Two trends stand out in new projections of life expectancy in developed countries released Tuesday by the Lancet:

The United States, with large income inequalities and a host of other social issues that affect health, is falling farther behind most other wealthy nations. From 2010 to 2030 it will experience among the smallest increases in life expectancy for women (up 2.1 years to age 83.3) and men (up 3 years to age 79.5). Both are the fourth-smallest increases among the 35 nations studied.

South Korea, which has systematically worked to improve living conditions across social classes, according to the researchers, is poised to reach 90.8 years average life expectancy for females by 2030, both the highest in the developed world and the biggest jump from 2010. Male life expectancy (84.1) would be the highest as well.

Next-highest in 2030 for women is France (88.6) and Japan (88.4); for men it is  Australia and Switzerland (both 84).

Life expectancy is projected to increase in all 35 countries but at vastly different rates, according to the researchers, who said they developed and combined 21 models to make the projections, using a statistical technique that is common in weather forecasting.

The expected gains in South Korea are likely due to broad-based improvements in residents' financial status, education, nutrition, and access to both primary care and new medical technologies, the researchers wrote.

By contrast, countries with the smallest increases in life expectancy tended to have the most  social inequality, with the worst-off groups pulling down the average. Previous studies using different methods, for example, have found life expectancy in Philadelphia lags several years behind the surrounding suburban counties.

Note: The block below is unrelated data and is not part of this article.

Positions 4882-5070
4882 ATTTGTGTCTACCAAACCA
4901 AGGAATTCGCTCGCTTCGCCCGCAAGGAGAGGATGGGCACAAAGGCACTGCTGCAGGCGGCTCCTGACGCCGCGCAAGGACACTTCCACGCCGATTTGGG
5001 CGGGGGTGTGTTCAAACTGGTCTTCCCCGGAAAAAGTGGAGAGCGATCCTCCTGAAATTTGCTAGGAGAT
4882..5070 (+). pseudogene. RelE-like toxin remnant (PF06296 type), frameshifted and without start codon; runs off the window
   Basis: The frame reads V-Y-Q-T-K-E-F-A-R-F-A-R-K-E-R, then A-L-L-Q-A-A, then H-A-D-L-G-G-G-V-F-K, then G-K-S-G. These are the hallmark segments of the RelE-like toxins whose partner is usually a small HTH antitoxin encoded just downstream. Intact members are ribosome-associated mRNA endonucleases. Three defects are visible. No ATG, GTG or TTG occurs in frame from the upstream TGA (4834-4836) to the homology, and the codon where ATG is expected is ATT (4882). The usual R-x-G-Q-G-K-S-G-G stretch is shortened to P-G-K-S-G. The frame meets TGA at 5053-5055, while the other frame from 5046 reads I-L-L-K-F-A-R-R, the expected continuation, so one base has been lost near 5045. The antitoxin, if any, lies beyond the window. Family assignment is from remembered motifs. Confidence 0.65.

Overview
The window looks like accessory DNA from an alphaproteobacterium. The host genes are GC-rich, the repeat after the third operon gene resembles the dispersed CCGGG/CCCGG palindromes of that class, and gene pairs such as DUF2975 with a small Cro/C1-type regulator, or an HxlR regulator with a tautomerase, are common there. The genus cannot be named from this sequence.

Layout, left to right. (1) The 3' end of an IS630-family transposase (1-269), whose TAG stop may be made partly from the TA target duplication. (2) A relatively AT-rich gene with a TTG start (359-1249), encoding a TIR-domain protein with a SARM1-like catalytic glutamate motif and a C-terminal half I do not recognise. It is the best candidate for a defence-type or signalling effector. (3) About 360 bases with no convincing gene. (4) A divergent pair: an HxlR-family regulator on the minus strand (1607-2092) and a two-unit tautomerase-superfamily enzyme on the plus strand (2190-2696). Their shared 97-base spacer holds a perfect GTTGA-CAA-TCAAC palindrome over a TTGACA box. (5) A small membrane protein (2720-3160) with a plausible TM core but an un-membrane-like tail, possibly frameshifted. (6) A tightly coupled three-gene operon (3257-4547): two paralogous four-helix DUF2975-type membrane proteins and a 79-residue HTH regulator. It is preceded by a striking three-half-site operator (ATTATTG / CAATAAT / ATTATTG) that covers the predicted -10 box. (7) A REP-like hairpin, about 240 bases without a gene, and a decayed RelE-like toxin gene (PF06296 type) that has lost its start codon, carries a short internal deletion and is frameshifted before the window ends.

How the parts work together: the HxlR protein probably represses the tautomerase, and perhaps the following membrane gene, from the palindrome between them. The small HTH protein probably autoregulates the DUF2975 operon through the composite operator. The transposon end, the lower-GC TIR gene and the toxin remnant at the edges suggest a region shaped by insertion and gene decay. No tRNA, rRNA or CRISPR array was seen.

"Notable among poor-performing countries is the USA, whose life expectancy at birth is already lower than most other high-income countries, and is projected to fall further behind such that its 2030 life expectancy at birth might be similar to the Czech Republic for men, and Croatia and Mexico for women," the international team of  researchers wrote. "The USA has the highest child and maternal mortality, homicide rate, and body-mass index of any high-income country."

It is also the only country in the Organization for Economic Cooperation and Development, they wrote, "without universal health coverage, and has the largest share of unmet health-care needs due to financial costs. Not only does the USA have high and rising health inequalities, but also life expectancy has stagnated or even declined in some population subgroups. Therefore, the poor recent and projected US performance is at least partly due to high and inequitable mortality from chronic diseases and violence, and insufficient and inequitable health care."

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